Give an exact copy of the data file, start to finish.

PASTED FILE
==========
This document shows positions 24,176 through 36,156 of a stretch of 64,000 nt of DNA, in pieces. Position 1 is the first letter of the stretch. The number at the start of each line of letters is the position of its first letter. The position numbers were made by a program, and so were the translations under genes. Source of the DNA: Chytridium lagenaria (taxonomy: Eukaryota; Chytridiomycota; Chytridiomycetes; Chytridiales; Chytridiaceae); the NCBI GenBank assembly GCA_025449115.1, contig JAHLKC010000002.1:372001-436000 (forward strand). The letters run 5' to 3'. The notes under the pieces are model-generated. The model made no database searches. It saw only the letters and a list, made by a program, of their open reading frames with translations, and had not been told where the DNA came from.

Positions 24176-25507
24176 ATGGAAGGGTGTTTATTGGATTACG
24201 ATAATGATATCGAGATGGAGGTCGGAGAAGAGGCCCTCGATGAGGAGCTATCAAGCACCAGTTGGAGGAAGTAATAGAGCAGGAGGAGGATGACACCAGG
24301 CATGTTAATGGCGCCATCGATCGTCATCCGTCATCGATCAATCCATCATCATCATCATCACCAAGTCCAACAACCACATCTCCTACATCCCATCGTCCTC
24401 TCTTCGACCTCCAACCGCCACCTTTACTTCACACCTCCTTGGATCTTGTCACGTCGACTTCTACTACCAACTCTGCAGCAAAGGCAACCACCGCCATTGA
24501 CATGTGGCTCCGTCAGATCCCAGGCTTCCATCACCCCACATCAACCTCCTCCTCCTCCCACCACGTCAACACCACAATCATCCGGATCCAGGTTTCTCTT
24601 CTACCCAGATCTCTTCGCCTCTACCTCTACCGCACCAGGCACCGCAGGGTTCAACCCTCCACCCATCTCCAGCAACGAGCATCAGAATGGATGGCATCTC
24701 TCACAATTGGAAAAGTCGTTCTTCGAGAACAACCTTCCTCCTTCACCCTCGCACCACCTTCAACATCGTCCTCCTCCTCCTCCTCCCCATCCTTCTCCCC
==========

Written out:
This document shows positions 24,176 through 36,156 of a stretch of 64,000 nt of DNA, in pieces. Position 1 is the first letter of the stretch. The number at the start of each line of letters is the position of its first letter. The position numbers were made by a program, and so were the translations under genes. Source of the DNA: Chytridium lagenaria (taxonomy: Eukaryota; Chytridiomycota; Chytridiomycetes; Chytridiales; Chytridiaceae); the NCBI GenBank assembly GCA_025449115.1, contig JAHLKC010000002.1:372001-436000 (forward strand). The letters run 5' to 3'. The notes under the pieces are model-generated. The model made no database searches. It saw only the letters and a list, made by a program, of their open reading frames with translations, and had not been told where the DNA came from.

Positions 24176-25507
24176 ATGGAAGGGTGTTTATTGGATTACG
24201 ATAATGATATCGAGATGGAGGTCGGAGAAGAGGCCCTCGATGAGGAGCTATCAAGCACCAGTTGGAGGAAGTAATAGAGCAGGAGGAGGATGACACCAGG
24301 CATGTTAATGGCGCCATCGATCGTCATCCGTCATCGATCAATCCATCATCATCATCATCACCAAGTCCAACAACCACATCTCCTACATCCCATCGTCCTC
24401 TCTTCGACCTCCAACCGCCACCTTTACTTCACACCTCCTTGGATCTTGTCACGTCGACTTCTACTACCAACTCTGCAGCAAAGGCAACCACCGCCATTGA
24501 CATGTGGCTCCGTCAGATCCCAGGCTTCCATCACCCCACATCAACCTCCTCCTCCTCCCACCACGTCAACACCACAATCATCCGGATCCAGGTTTCTCTT
24601 CTACCCAGATCTCTTCGCCTCTACCTCTACCGCACCAGGCACCGCAGGGTTCAACCCTCCACCCATCTCCAGCAACGAGCATCAGAATGGATGGCATCTC
24701 TCACAATTGGAAAAGTCGTTCTTCGAGAACAACCTTCCTCCTTCACCCTCGCACCACCTTCAACATCGTCCTCCTCCTCCTCCTCCCCATCCTTCTCCCC